Cabaret returns to the TWC after 18 years

sectionheadertemplateMandy Moe Pwint Tu
Executive Staff

This fall, the Tennessee Williams Center will see the return of the 1966 hit musical Cabaret to its stage. First performed in the fall of 2000, it has been 18 years since Sewanee has mounted another production of the musical, but in light of the Tennessee Williams Center’s 20th anniversary, the theatre department decided it was high time Cabaret made its much-anticipated comeback.

“It came to me that I would be the one given the opportunity to direct a musical,” said Jim Crawford, associate professor of theatre. “I initially was not inclined to choose Cabaret, because I thought I would do something that hadn’t been done here. But the way people spoke about Cabaret, I had the impression that it was done a few years ago, because people spoke of it with such fondness.”

This Sewanee production will be directed by Crawford and will involve the collaboration of the departments of music, theatre, and dance. Music professor Prakash Wright is adapting the songs for the Sewanee Jazz Ensemble, which will be the pit orchestra; artist in residence Kallen Esperian will work with the soloists on their parts; and Cesar Leal will oversee the entire production.

“We all decided to be brave and jump in the pool together even though it’s more logistically difficult,” said Crawford. “The students seem thrilled about it so I’m happy about that.”

The musical itself will take place in the black box theatre at Proctor Hill, but Crawford plans to remove all the risers and have the audience sit at tables and chairs that will be set out, as if they were at the cabaret. One end of the space will be the cabaret stage; and on the other end will be the boarding house.

“The audience will have to look back and forth at what’s happening in the two worlds at the same time,” said Crawford. “It’s a wonderful show to do environmentally.”

Cabaret is set in 1931, just as the Nazis are rising to power. The play follows a young American writer, Cliff Bradshaw, who will be played by Tristan Ketchum (C’21), as he gets involved in the cabaret world. The show centers on his romance with the English cabaret singer Sally Bowles, who will be played by Karissa Wheeler (C’19), as well as the ill-fated romance between Herr Schultz, played by Finn Gallagher (C’21), and Fraulein Schneider, played by Lydia Klaus (C’19).

Klaus worked this summer alongside Jennifer Matthews in preparation for Cabaret, first as assistant costume designer, and then as dramaturg, when her research into the Weimar Republic became extensive. She read the script several times, and then read Christopher Isherwood’s Goodbye to Berlin, a collection of short stories that inspired the musical.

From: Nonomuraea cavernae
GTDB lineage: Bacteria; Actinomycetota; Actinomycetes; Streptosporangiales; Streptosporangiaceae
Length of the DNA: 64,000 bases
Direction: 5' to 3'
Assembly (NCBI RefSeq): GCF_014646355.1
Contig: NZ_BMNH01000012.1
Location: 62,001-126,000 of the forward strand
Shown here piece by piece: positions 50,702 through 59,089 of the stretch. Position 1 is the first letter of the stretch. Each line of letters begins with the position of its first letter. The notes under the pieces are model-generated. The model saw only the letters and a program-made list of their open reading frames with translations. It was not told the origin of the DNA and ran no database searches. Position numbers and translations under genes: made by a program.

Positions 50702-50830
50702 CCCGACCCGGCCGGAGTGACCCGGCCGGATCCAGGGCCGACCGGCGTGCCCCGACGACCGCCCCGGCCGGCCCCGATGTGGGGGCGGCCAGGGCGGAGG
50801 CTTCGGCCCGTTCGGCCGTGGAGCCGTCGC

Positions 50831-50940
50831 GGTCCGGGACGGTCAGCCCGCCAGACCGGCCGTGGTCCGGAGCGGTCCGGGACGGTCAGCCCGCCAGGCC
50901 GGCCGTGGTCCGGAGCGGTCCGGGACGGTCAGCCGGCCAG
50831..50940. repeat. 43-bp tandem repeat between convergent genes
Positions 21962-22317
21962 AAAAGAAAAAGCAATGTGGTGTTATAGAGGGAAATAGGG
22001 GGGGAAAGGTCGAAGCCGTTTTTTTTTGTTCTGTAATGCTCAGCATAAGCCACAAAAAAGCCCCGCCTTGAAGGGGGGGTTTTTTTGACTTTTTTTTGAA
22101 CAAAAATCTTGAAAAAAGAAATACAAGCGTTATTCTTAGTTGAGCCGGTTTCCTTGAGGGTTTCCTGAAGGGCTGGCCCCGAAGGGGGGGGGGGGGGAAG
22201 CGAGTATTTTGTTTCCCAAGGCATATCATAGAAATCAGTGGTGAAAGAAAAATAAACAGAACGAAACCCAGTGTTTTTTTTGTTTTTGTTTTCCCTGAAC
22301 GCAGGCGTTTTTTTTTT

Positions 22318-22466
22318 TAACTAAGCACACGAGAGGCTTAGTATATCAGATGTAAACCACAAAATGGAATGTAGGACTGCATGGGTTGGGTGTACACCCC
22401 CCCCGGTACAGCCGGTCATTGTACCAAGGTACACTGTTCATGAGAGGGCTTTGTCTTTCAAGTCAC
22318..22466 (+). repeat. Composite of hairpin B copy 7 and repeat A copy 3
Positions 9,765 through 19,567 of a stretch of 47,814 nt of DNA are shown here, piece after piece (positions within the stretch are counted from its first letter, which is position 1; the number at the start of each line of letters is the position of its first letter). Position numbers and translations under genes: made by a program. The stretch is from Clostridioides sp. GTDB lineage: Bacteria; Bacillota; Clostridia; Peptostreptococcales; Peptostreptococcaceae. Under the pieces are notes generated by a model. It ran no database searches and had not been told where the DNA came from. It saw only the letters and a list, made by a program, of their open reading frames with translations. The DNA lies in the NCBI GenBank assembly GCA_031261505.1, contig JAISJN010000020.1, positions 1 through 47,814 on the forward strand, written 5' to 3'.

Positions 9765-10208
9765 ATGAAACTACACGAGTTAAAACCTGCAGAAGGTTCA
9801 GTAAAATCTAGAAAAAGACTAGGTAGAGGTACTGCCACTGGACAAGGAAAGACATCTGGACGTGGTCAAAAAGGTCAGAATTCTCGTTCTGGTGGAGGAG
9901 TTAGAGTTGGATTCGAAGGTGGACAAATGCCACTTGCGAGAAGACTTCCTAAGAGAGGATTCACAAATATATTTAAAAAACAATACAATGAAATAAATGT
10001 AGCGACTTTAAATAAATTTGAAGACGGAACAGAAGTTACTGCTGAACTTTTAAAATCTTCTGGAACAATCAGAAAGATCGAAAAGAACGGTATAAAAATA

“In Goodbye to Berlin, [Isherwood] felt the need to self-censor because he was gay and he didn’t want to explicitly state that,” said Klaus. “He was trying to achieve an objectivity that no human can ever have. It left him feeling removed from the action. But he then wrote another piece called Christopher and His Kind, which was essentially laying everything out that he could remember about the experience, correcting everything as best to his knowledge that he could, being as open as he could about his experience.”

“The early ‘30s in Berlin were a fascinating period in history because it was such a sexually liberated place,” adds Crawford. “There was more acceptance of homosexuality in that society than there would be for another 40 years anywhere.”

According to Klaus’s research, Berlin was home to over sixty establishments that were open throughout the city. The Institut für Sexualwissenschaft, operating from 1919 to 1933, was also founded in Germany, which was, as Klaus explained, “one of the first attempts to study sexuality without being repressive and judgemental about it.” Of course, all of this crumbled when Adolf Hitler came into power.

“It’s one of those musicals that does something so interesting with the relationship of music and dance to the story of the play, where it’s the musical numbers are great fun but they also become this metaphor for something really disturbing going on,” said Crawford. “The audience has the experience that is parallel to the characters in the play, where they enjoy the hell out of the music and dance and they start to lose track of what’s going on in the society around them, which is that the Nazis are rising to power.”

Although period-specific, as with all great works of art, Cabaret contains lessons that can be “applied to virtually any age.”

“I don’t want there to be a one-on-one correspondence to anything happening in this country, but it is absolutely a show about how we are all capable of entertaining ourselves to death and not paying attention when our liberty is being taken away,” said Crawford. “How people want to apply that is up to them.”

Cabaret will run at the Tennessee Williams Center from October 26-28 and November 1-3.

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